Rail carriage’s final steps to cottage glory

It was once used to ferry railway passengers along the Great Western Railway but now as it takes its final steps towards being restored to its original 1930s glory it will be taking youngsters and adults alike on a different journey – into the past.

The final touches are being put in place to convert an old railway carriage based at Holt Railway Station into a 1930s cottage, to be used as an educational tool.

Railway Cottages were first created after the first world war for soldiers and their families returning from the war, with Victorian railway carriages sold cheaply, some for as little as �5, to be converted into homes.

The six-tonne railway carriage at Holt was built in 1899 and used as a carriage with Great Western Railway before being converted into a cottage and moved to Kerdiston near Reepham in the 1930s.

The owners, Serena and Richard Hilton, donated the cottage, which until around six years ago had still been lived in, to the North Norfolk Railway, with the aim of converting it back to the way it would have looked in 1935, complete with period furnishings, tin bath, outside privy' and cottage garden.

The carriage made its way to Holt from Reepham in June this year, on the back of a haulage lorry.

It is being transformed by the Poppy Line Education Group, with the help of a �47,000 heritage lottery grant.

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A new kitchen, with an old-fashioned metal range, and scullery extension has been added and the main carriage stripped back to its original doors and windows.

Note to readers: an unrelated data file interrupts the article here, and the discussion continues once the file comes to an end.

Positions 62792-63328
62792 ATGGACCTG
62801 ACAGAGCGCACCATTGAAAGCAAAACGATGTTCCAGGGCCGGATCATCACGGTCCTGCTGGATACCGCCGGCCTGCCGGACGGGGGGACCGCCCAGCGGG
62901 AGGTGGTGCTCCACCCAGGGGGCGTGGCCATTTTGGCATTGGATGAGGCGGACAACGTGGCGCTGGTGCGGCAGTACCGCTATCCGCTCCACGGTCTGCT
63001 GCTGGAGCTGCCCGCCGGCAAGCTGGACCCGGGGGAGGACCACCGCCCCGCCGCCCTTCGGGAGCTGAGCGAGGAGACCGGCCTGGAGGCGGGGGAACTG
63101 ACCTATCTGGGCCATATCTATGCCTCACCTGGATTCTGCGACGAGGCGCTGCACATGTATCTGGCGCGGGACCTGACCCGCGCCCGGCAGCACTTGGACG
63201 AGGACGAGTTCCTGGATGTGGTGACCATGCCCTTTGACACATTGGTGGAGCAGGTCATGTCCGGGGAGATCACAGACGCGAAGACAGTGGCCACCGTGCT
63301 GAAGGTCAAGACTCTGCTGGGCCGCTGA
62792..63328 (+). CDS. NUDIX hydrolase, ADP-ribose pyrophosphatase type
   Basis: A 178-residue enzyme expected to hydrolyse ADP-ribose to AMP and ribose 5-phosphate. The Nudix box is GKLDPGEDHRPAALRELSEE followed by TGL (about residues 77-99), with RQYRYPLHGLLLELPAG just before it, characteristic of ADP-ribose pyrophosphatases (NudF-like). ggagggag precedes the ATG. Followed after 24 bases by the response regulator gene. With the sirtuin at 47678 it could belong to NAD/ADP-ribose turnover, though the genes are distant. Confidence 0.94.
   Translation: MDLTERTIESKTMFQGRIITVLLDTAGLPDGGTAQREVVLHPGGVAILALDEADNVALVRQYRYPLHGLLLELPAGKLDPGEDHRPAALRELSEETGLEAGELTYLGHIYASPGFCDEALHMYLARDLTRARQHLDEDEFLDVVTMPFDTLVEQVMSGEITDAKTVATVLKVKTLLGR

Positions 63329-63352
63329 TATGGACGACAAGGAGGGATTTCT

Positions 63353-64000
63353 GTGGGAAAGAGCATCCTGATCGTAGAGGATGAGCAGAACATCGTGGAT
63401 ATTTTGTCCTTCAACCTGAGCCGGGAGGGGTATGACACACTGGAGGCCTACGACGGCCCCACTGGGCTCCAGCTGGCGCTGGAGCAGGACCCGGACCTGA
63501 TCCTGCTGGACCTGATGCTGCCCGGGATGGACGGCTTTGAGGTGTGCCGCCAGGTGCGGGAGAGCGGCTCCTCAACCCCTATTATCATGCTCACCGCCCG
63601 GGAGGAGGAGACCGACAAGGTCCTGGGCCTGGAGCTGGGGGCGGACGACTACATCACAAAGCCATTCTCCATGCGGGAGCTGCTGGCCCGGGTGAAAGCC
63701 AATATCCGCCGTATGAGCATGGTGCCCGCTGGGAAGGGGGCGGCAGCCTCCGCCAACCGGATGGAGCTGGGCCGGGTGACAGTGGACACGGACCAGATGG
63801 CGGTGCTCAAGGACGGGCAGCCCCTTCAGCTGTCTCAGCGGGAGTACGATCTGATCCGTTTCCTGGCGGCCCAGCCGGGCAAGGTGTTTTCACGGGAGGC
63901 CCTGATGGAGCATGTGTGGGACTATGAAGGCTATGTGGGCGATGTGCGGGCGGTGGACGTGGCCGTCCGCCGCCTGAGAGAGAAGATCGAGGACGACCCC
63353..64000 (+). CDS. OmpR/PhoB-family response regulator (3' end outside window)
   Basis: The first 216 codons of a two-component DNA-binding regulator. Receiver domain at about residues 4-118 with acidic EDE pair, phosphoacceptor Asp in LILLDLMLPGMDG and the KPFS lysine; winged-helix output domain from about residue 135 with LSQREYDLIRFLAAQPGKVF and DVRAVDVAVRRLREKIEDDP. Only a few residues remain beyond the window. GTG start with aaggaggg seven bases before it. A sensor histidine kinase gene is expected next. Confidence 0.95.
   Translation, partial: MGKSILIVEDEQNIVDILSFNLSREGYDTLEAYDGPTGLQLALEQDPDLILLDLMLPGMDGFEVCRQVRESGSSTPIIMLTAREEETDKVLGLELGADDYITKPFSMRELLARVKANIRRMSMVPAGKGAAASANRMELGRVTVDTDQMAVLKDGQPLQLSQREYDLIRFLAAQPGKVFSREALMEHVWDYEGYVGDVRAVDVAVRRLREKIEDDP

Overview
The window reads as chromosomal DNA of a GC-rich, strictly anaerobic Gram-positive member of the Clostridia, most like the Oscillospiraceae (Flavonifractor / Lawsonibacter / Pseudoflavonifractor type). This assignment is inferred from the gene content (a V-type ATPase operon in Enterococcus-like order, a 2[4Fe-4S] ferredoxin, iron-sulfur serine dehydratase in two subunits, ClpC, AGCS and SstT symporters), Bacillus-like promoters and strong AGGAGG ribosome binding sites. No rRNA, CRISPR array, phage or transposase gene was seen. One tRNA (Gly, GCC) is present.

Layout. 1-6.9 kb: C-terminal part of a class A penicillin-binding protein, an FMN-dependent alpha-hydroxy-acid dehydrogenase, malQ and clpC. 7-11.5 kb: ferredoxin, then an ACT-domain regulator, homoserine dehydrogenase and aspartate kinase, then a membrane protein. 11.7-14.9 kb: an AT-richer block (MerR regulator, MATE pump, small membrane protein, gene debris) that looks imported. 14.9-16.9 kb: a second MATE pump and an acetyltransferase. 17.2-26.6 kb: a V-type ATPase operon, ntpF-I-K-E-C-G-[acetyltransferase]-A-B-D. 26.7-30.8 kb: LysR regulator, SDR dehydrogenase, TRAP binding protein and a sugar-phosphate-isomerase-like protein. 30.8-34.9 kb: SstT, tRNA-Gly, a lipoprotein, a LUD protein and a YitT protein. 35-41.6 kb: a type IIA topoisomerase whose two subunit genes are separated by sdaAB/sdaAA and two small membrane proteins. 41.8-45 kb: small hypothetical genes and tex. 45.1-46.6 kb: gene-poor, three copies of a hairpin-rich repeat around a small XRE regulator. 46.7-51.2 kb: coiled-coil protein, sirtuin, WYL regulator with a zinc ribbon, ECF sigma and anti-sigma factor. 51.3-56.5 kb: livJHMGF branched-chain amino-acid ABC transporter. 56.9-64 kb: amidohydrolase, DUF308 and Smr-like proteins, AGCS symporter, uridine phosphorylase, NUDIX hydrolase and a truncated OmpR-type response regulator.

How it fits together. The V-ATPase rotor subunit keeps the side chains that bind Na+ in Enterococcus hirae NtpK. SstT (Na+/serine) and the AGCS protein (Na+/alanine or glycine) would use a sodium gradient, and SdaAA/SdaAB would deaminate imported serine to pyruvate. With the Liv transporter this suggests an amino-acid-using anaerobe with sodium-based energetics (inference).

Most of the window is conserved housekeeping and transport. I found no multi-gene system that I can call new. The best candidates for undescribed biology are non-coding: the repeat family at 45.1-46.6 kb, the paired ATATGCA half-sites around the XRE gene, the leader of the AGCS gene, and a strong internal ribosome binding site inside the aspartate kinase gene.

A small front room and two bedrooms have also been constructed inside what was once seating for 60 passengers.

Jenny Phillips, educational officer with North Norfolk Railway, said: 'Most of the building work has been done, now we are looking at getting all the furniture and other pieces in place.'

Items they have had donated include crockery, chairs, rugs, bedding and clothes. They have also got a dedicated group, nicknamed the 'nifty knitters', who are knitting clothes to be hung in the railway cottage as well.

Ms Phillips said: 'We have had contact from a few people who spent their childhood living in a railway cottage, or knew other people that did, we want to invite them to come and have a look when we have got everything in place, and also a social historian, just to make sure we have got everything right, and as it would have been in the 1930s.'

It is hoped the cottage will be officially opened the day after the Royal Wedding, on Saturday, April 30 next year, with Paul Atterbury, a presenter on the Antiques Roadshow and patron of the Poppyline Education Group, doing the honours. For the opening, they also hope to have a visit from a vintage steam train.

Theo Fanthorpe, vice-chairman of the Poppy Line Education Group, said: 'The cottage is going to be a great tool for us, it will be used for educational purposes and also as a reminiscence tool, it will also be open to the public on certain days.

'One of the next things we want to do is start on the vegetable garden, so we can have a 'dig for victory' area outside.'

Items they are still in need of include a wooden wheelbarrow, railway sleepers, and also any willing volunteers to take on sponsorship of some of the garden area.

Fakenham Garden Centre is already sponsoring a herb garden which will be in the grounds of the cottage.

To offer donated items, contact Jenny Phillips on 01263 710483 or email, jphillips@nnrailway.co.uk.